Wetlands and the New and Improved Addendum W – Wetlands

What do parties need to know about wetlands?

 Jennifer Lindsley and James Brodzeller  |    January 10, 2022

As the age-old saying goes “roses are red, violets are blue, wetlands are wet, but sometimes dry, too.” Wait, what?  The state of Wisconsin defines a wetland as an area where water is at, near or above the land surface long enough to be capable of supporting aquatic or hydrophytic vegetation, and which has soils indicative of wet conditions.  While some wetlands remain inundated with surface water and feel squishy under your feet for the majority of the growing season, many of the state’s wetlands do not exhibit these features at times due to natural variation. 

Similar to water levels in lakes, groundwater elevations fluctuate in response to changing temperatures and rainfall patterns, resulting in annual and multi-year variability in soil moisture conditions. For example, one of Wisconsin’s most common wetland types, wet meadows, may sometimes appear to the untrained eye as an upland grassland or prairie in terms of wetness, but when you dig deeper — literally —  these areas have multiple characteristics other than wet vs. dry that define them as wetlands. The same is true for another wetland community type present in Wisconsin, floodplain forests, which may appear as non-wetlands during drier times of the year. These dynamic water regimes are the driver behind the many human and ecosystem services that wetlands provide, which include flood and stormwater storage, fish and wildlife habitat, recreational opportunities, and water quantity and quality benefits, just to name a few.

So what else is there to a wetland other than water? The Wisconsin Department of Natural Resources (DNR) identifies wetlands in accordance with the wetland delineation manual, developed by the U.S. Army Corps of Engineers, which is based on a three-parameter test. For an area to be classified as a wetland by these state and federal agencies, it must have:

  1. Hydric soils (indicative of wet conditions).
  2. Dominant hydrophytic plants (species that like to have their “feet” wet).
  3. Indicators of wetland hydrology.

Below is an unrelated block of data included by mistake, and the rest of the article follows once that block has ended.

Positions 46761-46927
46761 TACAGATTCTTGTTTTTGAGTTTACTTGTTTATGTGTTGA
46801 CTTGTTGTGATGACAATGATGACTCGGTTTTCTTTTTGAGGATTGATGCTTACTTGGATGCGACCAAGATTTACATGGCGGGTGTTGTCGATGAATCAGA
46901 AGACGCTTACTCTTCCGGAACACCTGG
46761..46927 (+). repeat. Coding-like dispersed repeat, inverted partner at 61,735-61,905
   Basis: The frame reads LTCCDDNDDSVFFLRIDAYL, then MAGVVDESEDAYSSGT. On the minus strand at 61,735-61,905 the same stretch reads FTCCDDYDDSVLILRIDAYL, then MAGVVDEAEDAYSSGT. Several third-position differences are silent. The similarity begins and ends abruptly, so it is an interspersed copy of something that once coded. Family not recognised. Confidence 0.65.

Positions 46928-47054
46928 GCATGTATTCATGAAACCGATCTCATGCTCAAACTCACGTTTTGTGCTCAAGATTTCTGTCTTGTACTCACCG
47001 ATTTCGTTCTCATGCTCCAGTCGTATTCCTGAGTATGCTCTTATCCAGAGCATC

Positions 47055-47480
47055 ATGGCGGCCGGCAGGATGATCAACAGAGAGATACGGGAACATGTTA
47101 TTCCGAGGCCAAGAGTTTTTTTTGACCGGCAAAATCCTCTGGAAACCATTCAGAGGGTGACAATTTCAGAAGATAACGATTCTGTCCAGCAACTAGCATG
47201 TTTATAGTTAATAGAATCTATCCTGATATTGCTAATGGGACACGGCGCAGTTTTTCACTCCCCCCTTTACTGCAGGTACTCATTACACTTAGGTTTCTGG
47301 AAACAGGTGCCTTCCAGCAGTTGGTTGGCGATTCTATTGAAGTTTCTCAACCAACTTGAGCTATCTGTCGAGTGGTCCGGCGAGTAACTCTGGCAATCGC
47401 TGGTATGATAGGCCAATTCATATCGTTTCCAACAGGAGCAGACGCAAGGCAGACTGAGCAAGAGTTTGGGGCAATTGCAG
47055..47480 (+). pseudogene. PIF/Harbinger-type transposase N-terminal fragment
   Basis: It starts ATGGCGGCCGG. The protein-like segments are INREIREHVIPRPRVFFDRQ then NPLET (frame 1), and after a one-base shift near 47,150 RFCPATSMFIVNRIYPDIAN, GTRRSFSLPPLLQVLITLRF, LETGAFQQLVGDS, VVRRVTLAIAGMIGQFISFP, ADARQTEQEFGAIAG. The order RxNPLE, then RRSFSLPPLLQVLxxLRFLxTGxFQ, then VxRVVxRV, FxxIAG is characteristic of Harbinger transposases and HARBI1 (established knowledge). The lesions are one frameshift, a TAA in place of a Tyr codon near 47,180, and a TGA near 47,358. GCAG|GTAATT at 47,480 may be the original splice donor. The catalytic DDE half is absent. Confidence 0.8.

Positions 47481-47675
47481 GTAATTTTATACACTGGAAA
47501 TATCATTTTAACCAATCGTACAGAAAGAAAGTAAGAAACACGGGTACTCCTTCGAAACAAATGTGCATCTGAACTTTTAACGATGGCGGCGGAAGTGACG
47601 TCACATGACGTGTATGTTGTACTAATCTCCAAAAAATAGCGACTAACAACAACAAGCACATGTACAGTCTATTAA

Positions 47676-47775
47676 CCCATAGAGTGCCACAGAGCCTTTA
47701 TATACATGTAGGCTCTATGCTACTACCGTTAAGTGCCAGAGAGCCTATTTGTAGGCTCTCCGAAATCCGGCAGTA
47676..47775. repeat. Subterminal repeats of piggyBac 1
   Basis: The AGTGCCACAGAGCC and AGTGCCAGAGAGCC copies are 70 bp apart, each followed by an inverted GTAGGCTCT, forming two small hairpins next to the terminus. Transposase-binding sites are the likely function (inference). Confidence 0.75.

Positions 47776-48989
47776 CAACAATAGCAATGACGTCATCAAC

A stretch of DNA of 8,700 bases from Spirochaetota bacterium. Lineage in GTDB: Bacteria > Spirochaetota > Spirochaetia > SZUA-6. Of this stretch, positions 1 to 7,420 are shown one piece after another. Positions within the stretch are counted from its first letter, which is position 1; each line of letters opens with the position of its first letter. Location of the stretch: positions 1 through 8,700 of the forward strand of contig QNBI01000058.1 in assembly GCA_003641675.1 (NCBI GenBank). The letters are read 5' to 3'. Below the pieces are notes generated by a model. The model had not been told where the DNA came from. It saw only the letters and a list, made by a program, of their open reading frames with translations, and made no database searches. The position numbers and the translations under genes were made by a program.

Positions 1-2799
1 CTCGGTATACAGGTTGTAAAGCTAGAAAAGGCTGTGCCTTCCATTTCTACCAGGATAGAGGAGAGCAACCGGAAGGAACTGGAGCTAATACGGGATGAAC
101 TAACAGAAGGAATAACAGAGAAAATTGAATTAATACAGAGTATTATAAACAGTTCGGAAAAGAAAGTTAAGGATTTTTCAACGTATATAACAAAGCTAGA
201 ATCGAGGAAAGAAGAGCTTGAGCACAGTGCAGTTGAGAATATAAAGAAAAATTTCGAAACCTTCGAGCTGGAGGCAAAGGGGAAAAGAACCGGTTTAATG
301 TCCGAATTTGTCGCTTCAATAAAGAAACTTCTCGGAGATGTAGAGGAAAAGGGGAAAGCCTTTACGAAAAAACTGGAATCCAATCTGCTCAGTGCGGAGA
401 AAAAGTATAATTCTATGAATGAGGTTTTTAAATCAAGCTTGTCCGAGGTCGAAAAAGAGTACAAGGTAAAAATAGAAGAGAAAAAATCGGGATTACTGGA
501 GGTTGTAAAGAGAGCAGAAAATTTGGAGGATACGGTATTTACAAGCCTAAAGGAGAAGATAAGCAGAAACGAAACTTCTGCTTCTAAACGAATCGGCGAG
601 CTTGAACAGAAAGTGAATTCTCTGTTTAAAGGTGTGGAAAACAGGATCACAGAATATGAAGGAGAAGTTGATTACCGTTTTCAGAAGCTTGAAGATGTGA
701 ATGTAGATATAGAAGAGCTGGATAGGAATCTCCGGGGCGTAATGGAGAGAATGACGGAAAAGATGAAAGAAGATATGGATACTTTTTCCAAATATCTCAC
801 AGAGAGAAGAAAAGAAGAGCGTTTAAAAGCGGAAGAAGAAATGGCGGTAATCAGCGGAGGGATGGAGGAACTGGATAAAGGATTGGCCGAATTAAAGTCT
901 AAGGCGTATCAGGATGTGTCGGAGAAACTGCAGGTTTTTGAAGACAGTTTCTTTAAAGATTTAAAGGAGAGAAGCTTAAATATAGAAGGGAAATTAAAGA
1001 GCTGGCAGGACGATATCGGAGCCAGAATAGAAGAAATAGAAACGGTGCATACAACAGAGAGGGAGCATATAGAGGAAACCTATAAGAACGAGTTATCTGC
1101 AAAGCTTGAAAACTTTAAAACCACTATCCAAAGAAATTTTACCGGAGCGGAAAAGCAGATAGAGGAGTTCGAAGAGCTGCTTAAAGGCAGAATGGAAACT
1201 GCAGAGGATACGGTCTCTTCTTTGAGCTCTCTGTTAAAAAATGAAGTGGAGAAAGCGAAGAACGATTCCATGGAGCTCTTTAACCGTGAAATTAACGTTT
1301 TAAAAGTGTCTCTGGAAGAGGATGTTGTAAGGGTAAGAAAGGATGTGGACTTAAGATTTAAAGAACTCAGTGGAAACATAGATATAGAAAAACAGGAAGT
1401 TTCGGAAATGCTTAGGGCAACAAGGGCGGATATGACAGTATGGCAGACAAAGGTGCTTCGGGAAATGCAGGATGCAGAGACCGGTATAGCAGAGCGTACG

Site evaluation during the wetland identification process typically includes examining soil pits, identifying vegetation species and measuring aerial coverage, and observing the presence/absence of wetland hydrology indicators. It is important to note that not all three parameters need to meet wetland criteria for an area to be classified as a wetland in locations that have been disturbed, such as soils, vegetation and/or hydrology that have been altered from their natural state. For example, a recently tilled crop field absent of living vegetation may be evaluated only on the basis of soils and hydrology and may meet the definition of a wetland if certain criteria are met for just two of the three parameters.  

Even the above simplified summary of the wetland identification process demonstrates its complexity, providing rationale for why this must be completed by a qualified professional. Wetland identification is typically completed by private consultants, and concurrence is needed from the DNR or Army Corps for state and federal permitting purposes.  

Once a prospective buyer determines if and where wetlands are present on the property, the next important part of wetland due diligence with real estate transactions is knowing what types of activities require permits, and the likelihood of obtaining said permit(s). While the specific type of permit or application requirements may differ between the DNR and Army Corps, there must be a discharge of dredge or fill material to wetlands to exercise their jurisdiction. If a buyer is interested in a property containing wetlands solely for recreational purposes, where activities will be limited to mowing, hand treatment of vegetation and prescribed burns, wetland permits typically are not needed. If a buyer is pursuing property acquisition for development purposes, where filling or land disturbance (such as grading) is proposed in wetlands, the agencies’ authority will be triggered if the wetlands are jurisdictional and do not qualify for an exemption.